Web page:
The High Line
er i aprilnummeret til National GeographicWalking on the High Line is unlike any other experience in New York. You float about 25 feet above the ground, at once connected to street life and far away from it. Det var et togspor som fraktet kjøtt og industrivarer over gateplanet på nedre venstrebredd av Manhattan, nå en park, bygd opp med planter og trær som likner det som hadde vokst opp etter mange år med ubruk, en slags fortettet versjon av det som var.
Until recently the High Line was, in fact, an urban relic, and a crumbling one at that. Many of its neighbors, as well as New York's mayor for much of the 1990s, Rudolph Giuliani, couldn't wait to tear it down. His administration, aware that Chelsea was gentrifying into a neighborhood of galleries, restaurants, and loft living, felt the surviving portion of the High Line (..) was an ugly deadweight.
But the real heroes of the story are two men who met for the first time at a community meeting on the future of the line in 1999. Joshua David was then 36, a freelance writer who lived on West 21st Street, not far from the midsection of the High Line. Robert Hammond, an artist who worked for start-up tech companies to earn a living, was 29 and lived in Greenwich Village a few blocks from the southern terminus.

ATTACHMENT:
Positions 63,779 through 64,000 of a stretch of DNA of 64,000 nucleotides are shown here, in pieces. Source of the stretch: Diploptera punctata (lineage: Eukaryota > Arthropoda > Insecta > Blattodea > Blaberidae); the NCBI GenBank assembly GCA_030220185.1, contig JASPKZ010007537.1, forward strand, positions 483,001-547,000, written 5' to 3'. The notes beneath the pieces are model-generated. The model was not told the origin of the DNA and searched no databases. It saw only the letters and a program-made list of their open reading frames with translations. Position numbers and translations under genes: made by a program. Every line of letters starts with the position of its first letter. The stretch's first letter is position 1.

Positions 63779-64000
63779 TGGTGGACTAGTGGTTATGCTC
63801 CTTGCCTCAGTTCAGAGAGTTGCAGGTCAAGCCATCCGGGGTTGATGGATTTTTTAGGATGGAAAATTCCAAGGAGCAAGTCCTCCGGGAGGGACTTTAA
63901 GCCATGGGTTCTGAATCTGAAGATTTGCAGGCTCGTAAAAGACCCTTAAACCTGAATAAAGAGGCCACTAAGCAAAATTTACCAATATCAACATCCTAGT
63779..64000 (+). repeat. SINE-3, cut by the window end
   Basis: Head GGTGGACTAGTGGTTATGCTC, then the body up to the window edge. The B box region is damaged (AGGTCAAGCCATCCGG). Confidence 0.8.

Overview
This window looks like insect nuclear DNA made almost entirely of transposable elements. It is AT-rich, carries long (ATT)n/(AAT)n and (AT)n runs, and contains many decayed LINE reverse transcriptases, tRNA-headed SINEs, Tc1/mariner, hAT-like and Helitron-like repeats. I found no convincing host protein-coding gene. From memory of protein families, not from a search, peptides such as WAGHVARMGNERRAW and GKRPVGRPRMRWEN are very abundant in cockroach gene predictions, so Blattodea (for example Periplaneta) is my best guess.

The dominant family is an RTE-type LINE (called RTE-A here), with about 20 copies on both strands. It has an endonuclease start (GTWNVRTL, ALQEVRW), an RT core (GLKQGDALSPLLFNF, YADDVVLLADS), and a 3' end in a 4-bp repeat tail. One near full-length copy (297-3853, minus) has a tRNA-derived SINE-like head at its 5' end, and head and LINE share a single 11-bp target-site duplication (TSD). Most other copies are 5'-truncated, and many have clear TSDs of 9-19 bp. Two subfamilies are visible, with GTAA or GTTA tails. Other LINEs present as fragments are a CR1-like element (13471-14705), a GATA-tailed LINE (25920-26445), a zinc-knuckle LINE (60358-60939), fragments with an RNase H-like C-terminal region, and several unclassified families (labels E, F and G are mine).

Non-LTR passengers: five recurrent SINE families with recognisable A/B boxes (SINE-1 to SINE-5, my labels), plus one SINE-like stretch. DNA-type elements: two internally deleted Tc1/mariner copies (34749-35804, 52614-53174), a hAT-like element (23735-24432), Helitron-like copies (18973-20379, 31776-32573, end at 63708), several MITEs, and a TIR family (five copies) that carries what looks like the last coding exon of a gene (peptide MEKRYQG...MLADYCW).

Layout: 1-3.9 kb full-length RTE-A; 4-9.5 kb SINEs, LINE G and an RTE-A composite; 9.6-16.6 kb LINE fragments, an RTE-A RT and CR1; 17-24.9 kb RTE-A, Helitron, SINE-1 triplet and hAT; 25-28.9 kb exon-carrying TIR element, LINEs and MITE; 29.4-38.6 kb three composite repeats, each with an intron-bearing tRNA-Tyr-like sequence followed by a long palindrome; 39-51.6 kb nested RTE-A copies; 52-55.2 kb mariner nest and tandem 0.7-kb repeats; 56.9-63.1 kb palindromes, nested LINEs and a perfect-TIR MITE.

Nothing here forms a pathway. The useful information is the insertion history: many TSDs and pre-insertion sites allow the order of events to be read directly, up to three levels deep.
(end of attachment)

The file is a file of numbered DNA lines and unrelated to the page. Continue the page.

Her kan du lese mer om hvordan kjøtt-toglinja ble reddet
It didn't hurt that Michael Bloomberg, who succeeded Giuliani, had a sympathetic view of saving the High Line. Bloomberg, a billionaire who had long been a major donor to the city's cultural institutions, offered support for the High Line plan.
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